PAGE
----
reviews may 2005

Public Enemy, It Takes a Nation (MVD) DVD/CD
It is 1987. I've got spots. And a side-parting that won't stay. And a bag full of homework. And a Sunday job pushing trolleys on the Makro car park in Halesowen. And a fledgling collection of hip hop. I've recorded it onto cheap C90s to listen to on my cheap walkman (door sellotaped on, batteries blu-tacked in, volume wheel hanging off) on the bus to college, at college, and on the bus home from college. I've just met the girl I'll be living with nearly 20 years later but I haven't yet managed to wean her off The Psychedelic Furs, Depeche Mode and The Sisters of Mercy and onto Run DMC, LL Cool J, Eric B, Boogie Down Productions and the band that's currently occupying all my waking hours, Public Enemy.

It's now late 1987 or maybe early 1988. I'm in the back of a rusty Maxi on the way to the Birmingham Hummingbird, giddy with anticipation. Beddy, the chap I sit next to in Maths, parks down an empty back street miles from the gig. The car has the fuel efficiency of an oil tanker and the same turning circle, so I can't complain if he takes the easy way out but my legs wobble as we walk back across town. I worry that I've brought a shopping list instead of my ticket. I start to panic that perhaps I've rubbed the ink off what might be the ticket, clutched so tightly in the sweaty hand jammed tightly in my pocket. I start to draw it out. Then I'm worrying: what if the wind blows and takes the ticket with it? Perhaps I'll leave it where it is and take my chances on the door.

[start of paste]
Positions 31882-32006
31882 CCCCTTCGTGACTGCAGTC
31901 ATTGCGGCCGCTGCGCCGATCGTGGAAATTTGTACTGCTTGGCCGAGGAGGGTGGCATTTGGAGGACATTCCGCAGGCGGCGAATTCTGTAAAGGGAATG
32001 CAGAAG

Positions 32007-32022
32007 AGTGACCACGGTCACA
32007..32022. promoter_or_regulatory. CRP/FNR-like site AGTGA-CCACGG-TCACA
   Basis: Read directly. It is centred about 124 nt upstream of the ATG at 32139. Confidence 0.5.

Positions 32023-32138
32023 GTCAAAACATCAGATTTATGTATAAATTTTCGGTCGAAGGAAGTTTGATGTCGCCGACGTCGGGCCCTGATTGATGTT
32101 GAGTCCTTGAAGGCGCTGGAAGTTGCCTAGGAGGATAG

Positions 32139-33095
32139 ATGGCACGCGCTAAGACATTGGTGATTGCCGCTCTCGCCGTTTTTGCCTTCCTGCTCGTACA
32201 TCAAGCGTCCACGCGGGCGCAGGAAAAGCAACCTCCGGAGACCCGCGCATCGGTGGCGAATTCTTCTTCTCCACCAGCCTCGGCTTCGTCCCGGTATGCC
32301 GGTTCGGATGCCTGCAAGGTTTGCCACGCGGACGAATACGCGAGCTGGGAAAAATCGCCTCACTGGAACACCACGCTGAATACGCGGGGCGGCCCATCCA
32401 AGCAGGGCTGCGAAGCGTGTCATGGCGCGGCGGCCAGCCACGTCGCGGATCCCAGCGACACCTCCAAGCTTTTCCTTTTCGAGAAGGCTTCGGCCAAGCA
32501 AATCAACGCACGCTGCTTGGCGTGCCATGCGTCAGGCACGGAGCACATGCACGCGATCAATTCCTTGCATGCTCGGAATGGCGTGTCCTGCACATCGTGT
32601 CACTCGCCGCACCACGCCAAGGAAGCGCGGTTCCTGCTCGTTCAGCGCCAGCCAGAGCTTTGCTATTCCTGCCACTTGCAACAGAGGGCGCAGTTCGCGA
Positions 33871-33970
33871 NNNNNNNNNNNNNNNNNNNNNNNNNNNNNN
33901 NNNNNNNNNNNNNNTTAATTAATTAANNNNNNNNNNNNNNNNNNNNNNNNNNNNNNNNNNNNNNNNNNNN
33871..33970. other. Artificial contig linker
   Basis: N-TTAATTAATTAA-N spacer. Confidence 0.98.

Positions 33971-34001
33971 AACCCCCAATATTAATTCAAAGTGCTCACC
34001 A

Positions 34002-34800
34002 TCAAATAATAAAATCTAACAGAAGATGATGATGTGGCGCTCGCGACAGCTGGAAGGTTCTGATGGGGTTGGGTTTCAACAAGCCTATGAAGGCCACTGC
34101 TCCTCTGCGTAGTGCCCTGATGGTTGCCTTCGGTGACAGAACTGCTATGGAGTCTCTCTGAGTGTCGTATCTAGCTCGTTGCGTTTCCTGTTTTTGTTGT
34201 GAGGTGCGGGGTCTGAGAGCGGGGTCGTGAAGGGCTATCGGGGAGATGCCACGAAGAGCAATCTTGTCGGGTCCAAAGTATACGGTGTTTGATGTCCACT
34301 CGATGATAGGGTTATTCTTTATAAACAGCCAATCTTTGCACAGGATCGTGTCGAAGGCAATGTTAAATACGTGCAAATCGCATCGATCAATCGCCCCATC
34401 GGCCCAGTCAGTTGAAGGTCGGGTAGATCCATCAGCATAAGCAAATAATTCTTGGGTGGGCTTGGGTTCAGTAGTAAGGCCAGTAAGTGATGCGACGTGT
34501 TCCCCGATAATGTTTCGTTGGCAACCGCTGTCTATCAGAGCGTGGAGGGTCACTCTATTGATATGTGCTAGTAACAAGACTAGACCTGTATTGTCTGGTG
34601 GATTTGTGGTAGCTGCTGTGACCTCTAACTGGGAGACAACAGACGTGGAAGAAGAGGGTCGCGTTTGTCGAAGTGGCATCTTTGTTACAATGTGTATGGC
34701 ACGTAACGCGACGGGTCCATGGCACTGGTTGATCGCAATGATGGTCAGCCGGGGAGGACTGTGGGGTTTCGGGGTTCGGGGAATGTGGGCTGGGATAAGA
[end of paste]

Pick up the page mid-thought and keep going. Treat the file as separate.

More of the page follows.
This is my first gig. I've been listening to Yo! Bum Rush The Show on repeat since it came out. I know all the words. I don't know what all the words mean. I don't live in the ghetto. I'm not black. I live in the middle of a vast council estate in the Black Country. I never have too much posse and I don't know anybody whose Uzi weighs a ton (although I know a few people whose sister comes close.)